I did not become angry with their (the Facebook respondents’) insulting words against my arguments. Not getting angry could be a ponna characteristic. Perhaps those who are not ponna become angry. The macho guys declare wars, start fights. Peace could be a ponna characteristic. I understood that my critics placed their ethnicity on the ground of Buddhism, so I responded with a story from the Buddhist texts (Akkosa Sutta: Discourse on Insult, Brahmana Sanyutta, Sanyuktta Nikaya translated from Pali by Thanissaro Bhikkhu, 1999):
“The Blessed One was staying near Rajagaha in the Bamboo Grove, the Squirrels' Sanctuary. Then the Brahman Akkosaka Bharadvaja heard that a Brahman of the Bharadvaja clan had gone forth from the home life into homelessness in the presence of the Blessed One. Angered and displeased, he went to the Blessed One and, on arrival, insulted and cursed him with rude, harsh words. When this was said, the Blessed One said to him: ‘What do you think, Brahman: Do friends and colleagues, relatives and kinsmen come to you as guests?’
‘Yes, Master Gotama, sometimes friends and colleagues, relatives and kinsmen come to me as guests.’
‘And what do you think: Do you serve them with staple and non-staple foods and delicacies?’
‘Yes, sometimes I serve them with staple and non-staple foods and delicacies.’
‘And if they don't accept them, to whom do those foods belong?’
‘If they don't accept them, Master Gotama, those foods are all mine.’
‘In the same way, Brahman, that with which you have insulted me, who is not insulting; that with which you have taunted me, who is not taunting; that with which you have berated me, who is not berating: that I don't accept from you. It's all yours, Brahman. It's all yours.’
‘Whoever returns insult to one who is insulting, returns taunts to one who is taunting, returns a berating to one who is berating, is said to be eating together, sharing company, with that person. But I am neither eating together nor sharing your company, Brahman. It's all yours. It's all yours.’”
This comment adds a different dimension to my Ponnayā identity . . . In his response, the second person on Facebook accused me of being a ‘radical’, and that I had studied in an art faculty in a university. Does my Ponnayā identity go together with radicalness and art? I am not the only one who was recently recognized as “radical Ponnayā”. Filmmaker Chinthana Dharmadasa who questioned the Buddhist identity of the ancient ‘Buddhist’ King Dutugemunu in a TV programme was also blamed as ‘radical Ponnayā’ on social media.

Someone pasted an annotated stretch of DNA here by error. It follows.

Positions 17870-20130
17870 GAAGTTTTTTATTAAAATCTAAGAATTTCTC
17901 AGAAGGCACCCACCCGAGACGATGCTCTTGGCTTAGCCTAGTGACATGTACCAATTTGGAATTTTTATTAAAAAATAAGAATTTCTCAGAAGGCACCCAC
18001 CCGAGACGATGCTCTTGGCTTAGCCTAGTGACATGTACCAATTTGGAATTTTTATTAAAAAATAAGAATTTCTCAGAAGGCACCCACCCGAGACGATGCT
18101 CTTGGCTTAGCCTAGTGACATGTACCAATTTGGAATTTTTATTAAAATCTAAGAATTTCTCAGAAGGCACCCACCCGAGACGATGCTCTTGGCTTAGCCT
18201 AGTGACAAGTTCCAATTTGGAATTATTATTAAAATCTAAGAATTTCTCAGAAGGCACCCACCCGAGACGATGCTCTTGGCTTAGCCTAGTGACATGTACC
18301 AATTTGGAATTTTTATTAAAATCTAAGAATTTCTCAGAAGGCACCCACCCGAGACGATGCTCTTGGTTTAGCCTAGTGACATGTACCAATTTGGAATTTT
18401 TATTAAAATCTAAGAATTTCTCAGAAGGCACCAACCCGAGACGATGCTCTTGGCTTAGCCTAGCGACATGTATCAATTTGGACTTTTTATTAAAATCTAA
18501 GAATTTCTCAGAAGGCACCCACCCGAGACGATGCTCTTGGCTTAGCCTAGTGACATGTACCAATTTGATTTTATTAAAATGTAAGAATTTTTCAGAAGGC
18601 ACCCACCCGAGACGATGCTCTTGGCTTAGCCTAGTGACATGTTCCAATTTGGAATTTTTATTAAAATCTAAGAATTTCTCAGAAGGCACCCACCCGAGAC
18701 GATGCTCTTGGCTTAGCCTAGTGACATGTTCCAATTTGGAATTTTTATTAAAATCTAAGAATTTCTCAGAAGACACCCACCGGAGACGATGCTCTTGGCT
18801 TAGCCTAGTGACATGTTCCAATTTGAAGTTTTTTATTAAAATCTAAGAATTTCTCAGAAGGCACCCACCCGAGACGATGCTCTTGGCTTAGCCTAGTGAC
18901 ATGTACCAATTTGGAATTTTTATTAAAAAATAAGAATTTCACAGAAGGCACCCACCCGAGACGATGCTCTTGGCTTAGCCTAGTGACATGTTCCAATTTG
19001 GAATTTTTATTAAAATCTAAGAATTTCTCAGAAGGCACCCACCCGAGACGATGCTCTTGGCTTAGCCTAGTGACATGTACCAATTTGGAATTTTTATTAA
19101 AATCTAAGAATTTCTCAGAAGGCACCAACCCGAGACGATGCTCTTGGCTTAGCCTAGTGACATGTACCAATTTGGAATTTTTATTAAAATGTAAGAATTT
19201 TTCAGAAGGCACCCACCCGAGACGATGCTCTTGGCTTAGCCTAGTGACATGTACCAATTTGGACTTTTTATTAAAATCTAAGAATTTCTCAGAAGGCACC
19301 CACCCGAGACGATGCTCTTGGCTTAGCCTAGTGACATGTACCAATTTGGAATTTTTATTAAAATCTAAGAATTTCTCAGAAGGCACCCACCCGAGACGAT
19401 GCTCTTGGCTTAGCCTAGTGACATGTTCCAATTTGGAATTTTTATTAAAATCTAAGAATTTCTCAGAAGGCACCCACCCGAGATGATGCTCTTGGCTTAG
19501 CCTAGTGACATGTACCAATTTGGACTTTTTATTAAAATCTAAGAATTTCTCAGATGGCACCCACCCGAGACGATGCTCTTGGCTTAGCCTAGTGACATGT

This further complicates the meaning of the term Ponnayā. It is not simply a term related to gender or sexuality. A Ponnayā criticizes the beliefs of the majority. We should not abandon the term Ponnayā by simply rejecting it as a violent word. The Ponnayā identity should be embraced proudly.
Ponnayā – an identity to be embraced
In general there is an acceptance that the term Ponnayā is a derogatory term used in relation to a person with same-sex feelings, or a feminine man. It is also used in the context of a person with ‘weak or pusillanimous characteristics’. However, an additional meaning is now emerging to the term Ponnayā based on its use in the context of hate speech on social media platforms such as Facebook. According to this emerging new meaning, Ponnayā can be a radical person who criticizes the way the majority thinks. Looking more in-depth into this meaning helps us to redefine the term. Hence I would like to associate the term Ponnayā with an important political sense.
Ponnayā is the one who challenges the hegemony in a system of existing beliefs and practices. Even if we consider the definition of Ponnayā relating to sexual minorities, it still challenges the hegemony of heteronormativity.
I am a Ponnayā. I am proud of being a Ponnayā. I understand the importance of ponna political usage. I question the logic of hypocritical morality. I understand when replying to Sinhala-Buddhist nationalists, the use of Buddhism helps to problematize their ego consciousness. Is Buddhism a knowledge base or a religious identity which could be used only by Sinhala nationalism, masculinity and heteronormativity?
The use of teachings of Buddha to support racism, nationalism, violence and hypocritical bonds to ‘culture’ is inherently non-Buddhist, but Buddhism has been used to support violence, racism and nationalism in the historical evolution of Sinhala-Buddhist identity in Sri Lanka. Identity politics of Sinhala-Buddhism strongly contradicts with the Buddhist scripture. If a Sinhala-Buddhist identity can exist, a Ponnayā-Buddhist identity can also exist. I suggest that Ponnayā identity is more harmonious with Buddhism than the Sinhala identity. In Buddhist understanding, one’s attachment to an ethnicity, caste, varna or family is a desire which binds one to the cycle of births. When such a desire turns into violence, can Buddhism further advocate for it in any sense? . . .
Note: Buddhists are a minority in Sri Lanka though the census statistics may identify the Buddhists as the ‘majority’. No one can be born into Buddhism. Being born into Buddhism is a product of a colonial understanding of religion. Ponnayās, too, are a minority in this country. Nobody can become a Ponnayā by birth. To become a Ponnayā, one must have the courage to challenge the hegemony.
Damith Chandimal is a human rights defender, queer activist, writer and social researcher based in Colombo, Sri Lanka. He works as a consultant to the INFORM Human Rights Documentation Centre on the protection of human rights defenders and documenting human rights violations. He is also a student in the Masters Programme in Gender and Women’s Studies at the University of Colombo.